Halifax: Fresh faces and thriving favourites at Atlantic Fashion Week

A look from Sunsets on the Eastside's Spring 2010 collection, presented at Atlantic Fashion Week. Photography by Brent McCombs

On the heels of Wednesday’s jam-packed design-fest, the second night of Atlantic Fashion Week felt noticeably thin with only five collections. Regular show-stoppers Deux fm, Turbine and Katrina Tuttle (read about her show at LG Fashion Week) weren’t on the evening’s agenda—having other projects, from solo showcases to newborns, to tend to—and I darn well missed them.

Padding the blow, however, were new faces, including jewellery designer Megan Allison, an artist-in-residence at NSCAD who knows how to make that statement accessory. Belly-button hovering medallion necklaces were as glamorous in the front as they are in the back, and single earrings—a weakness of mine, as you know—dangled in rich golds with flashes of turquoise and wood.

See a look from Megan Allison’s collection.

In a similarly extravagant vein, though in silks rather than metal, Italy-born Lee Lategan (leelategan.com) garnished the runway in jewel-hued wrap blazers, off-the-shoulder tops, demure gowns and layers of lavish fabric. Lategan, who has shops in Cape Town, Palm Beach and Nova Scotia’s Mahone Bay, caters to an older clientele. That maturity lent itself to impeccable execution and meticulous attention to detail. Though his more extravagant pieces could have afforded a spot of editing—tiers of rainbow ruffles up the back of a floor-length black gown would have been incredible in a single accent hue—I fell for a handful of Lategan’s classy separates, including a creamy pair of ankle-length champagne silk trousers.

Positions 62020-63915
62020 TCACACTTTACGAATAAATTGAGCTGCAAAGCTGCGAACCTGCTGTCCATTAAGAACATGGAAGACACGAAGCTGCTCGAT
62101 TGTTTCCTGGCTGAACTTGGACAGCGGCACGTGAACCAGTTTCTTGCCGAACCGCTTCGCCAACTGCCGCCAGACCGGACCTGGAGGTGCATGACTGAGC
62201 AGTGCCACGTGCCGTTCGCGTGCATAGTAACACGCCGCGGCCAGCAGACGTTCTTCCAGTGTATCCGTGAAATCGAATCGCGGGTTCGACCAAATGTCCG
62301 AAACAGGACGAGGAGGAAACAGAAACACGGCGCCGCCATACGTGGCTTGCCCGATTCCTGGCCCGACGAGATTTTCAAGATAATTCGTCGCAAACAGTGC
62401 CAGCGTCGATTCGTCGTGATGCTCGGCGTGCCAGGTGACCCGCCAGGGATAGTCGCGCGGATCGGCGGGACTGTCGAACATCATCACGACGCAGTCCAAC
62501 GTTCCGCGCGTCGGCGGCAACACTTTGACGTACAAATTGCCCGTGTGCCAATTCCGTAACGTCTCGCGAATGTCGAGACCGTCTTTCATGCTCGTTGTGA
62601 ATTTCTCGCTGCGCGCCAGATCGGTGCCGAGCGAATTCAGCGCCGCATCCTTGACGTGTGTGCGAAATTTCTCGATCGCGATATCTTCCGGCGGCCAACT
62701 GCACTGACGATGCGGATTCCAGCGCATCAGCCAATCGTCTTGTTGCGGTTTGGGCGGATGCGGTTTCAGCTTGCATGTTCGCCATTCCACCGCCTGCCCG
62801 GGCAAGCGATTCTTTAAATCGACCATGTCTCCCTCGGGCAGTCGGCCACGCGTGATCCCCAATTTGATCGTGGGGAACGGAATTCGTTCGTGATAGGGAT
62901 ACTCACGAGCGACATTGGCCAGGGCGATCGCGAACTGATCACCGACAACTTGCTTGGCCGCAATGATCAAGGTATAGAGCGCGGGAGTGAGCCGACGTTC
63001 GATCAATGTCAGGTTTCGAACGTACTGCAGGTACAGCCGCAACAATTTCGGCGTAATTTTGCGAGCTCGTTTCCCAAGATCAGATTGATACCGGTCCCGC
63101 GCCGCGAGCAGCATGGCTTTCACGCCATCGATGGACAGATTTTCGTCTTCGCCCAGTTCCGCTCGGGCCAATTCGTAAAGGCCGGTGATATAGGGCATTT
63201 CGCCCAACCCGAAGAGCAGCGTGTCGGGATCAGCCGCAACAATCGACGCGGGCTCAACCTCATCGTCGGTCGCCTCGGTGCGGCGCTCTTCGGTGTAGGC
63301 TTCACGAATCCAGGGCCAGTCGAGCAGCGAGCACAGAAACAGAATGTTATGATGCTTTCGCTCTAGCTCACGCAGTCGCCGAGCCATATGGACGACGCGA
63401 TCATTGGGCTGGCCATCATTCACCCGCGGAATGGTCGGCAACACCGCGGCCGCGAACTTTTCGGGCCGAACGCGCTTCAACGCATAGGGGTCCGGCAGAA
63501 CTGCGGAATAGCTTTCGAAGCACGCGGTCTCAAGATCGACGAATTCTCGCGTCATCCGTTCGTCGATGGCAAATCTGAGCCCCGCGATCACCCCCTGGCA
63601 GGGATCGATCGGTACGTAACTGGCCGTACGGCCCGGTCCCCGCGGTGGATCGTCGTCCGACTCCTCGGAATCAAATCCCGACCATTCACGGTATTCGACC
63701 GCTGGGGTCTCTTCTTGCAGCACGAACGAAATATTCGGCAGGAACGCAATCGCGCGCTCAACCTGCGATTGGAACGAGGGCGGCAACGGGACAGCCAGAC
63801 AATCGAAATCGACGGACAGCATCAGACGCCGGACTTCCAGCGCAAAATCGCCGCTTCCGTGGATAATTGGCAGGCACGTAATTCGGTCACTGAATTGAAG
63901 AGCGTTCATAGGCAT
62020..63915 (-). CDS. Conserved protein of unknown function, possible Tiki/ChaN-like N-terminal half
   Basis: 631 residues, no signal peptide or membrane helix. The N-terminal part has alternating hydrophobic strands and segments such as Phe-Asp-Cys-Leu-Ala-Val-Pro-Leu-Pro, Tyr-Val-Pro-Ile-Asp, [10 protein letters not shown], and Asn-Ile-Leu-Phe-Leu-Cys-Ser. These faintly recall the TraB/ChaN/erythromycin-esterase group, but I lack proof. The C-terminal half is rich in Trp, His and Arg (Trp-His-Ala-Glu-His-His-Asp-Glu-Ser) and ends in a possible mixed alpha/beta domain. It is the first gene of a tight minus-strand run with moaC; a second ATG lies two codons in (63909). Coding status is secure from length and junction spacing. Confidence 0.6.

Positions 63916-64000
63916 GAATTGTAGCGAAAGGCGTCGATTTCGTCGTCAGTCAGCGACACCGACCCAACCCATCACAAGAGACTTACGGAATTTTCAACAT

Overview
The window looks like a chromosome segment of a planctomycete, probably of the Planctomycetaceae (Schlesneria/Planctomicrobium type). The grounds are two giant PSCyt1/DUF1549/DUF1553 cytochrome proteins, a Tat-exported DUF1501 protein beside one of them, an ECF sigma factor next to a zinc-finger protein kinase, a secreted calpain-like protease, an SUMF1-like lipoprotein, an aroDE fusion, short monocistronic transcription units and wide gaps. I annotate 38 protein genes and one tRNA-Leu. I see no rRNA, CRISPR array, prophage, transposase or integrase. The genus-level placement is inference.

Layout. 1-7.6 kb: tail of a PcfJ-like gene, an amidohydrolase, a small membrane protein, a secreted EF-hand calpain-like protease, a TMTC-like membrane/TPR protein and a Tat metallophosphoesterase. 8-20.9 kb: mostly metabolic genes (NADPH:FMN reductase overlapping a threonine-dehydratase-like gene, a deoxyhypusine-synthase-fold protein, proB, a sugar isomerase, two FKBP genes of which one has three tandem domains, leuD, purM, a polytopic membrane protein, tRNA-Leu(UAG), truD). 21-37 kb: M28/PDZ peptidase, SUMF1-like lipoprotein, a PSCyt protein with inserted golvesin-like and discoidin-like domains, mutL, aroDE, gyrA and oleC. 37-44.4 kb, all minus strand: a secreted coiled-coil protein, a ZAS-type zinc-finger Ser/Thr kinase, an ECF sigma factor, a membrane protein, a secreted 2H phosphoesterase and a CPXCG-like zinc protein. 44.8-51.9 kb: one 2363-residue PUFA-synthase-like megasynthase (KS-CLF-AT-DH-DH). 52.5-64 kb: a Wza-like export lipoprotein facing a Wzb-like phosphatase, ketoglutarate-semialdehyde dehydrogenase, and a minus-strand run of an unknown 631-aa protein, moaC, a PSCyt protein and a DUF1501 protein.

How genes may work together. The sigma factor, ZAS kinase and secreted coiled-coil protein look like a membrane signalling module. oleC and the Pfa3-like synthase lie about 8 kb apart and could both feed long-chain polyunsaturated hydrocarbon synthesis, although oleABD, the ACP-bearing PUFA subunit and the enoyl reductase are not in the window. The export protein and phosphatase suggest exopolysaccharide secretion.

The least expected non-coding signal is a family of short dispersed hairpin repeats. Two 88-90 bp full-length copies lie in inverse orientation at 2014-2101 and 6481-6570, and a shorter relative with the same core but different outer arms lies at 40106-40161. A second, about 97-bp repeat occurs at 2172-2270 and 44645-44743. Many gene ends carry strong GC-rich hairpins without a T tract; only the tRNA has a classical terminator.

See looks from Lee Lategan’s collection.

PEI’s Sunsets on the Eastside (sunsetsontheeastside) weren’t as peppy in their party dresses as we’ve seen in the past, perhaps a sign of the young designers’ (Jackie Skinner, Kirstin Sweet and Katryna Crabbe) ascent toward their 20s. Although the line has gained cohesion, technical merit and increased wearabilty, I do hope the trio doesn’t loose the whimsical charm that was just starting to establish their brand. Orphanage Clothing (orphanageclothing.com), which I’ve critiqued as too-deconstructed in the past, pulled it together (and then some) for this collection, extending the bustier theme from the previous night and adding in rib-hugging hot pants, harem trousers and a slew of bold print tops. A red dress with buttoned slits at the hip was my personal pick, a sweet little something for that patio party, day at the beach or warm night out.

See looks from Sunsets on the Eastside and Orphanage Clothing’s collections.

Veronica MacIsaac (veronicamacisaac.com) closed AFW with a strong spring 2010 collection that showcased even more detail and development than last season’s notable lineup. Starting her set with a couple of tartan bikinis and a few cotton basics, MacIsaac quickly swung into the vintage-inspired styles we look for in this designer, this time, taking us back to the 1940s. A pair of red plaid culottes (which will be my high-waisted tartan trousers of this season) swoosh-swooshed their way into my heart, and were soon joined by a white dress with a sweetheart neckline and quaint little capelet that couldn’t have been more darling. The collection’s jewel: a fitted black sheath dress with tartan shoulders and beautiful dart detailing–a successful exercise in the power of simplicity.

See looks from Veronica MacIsaac’s collection.

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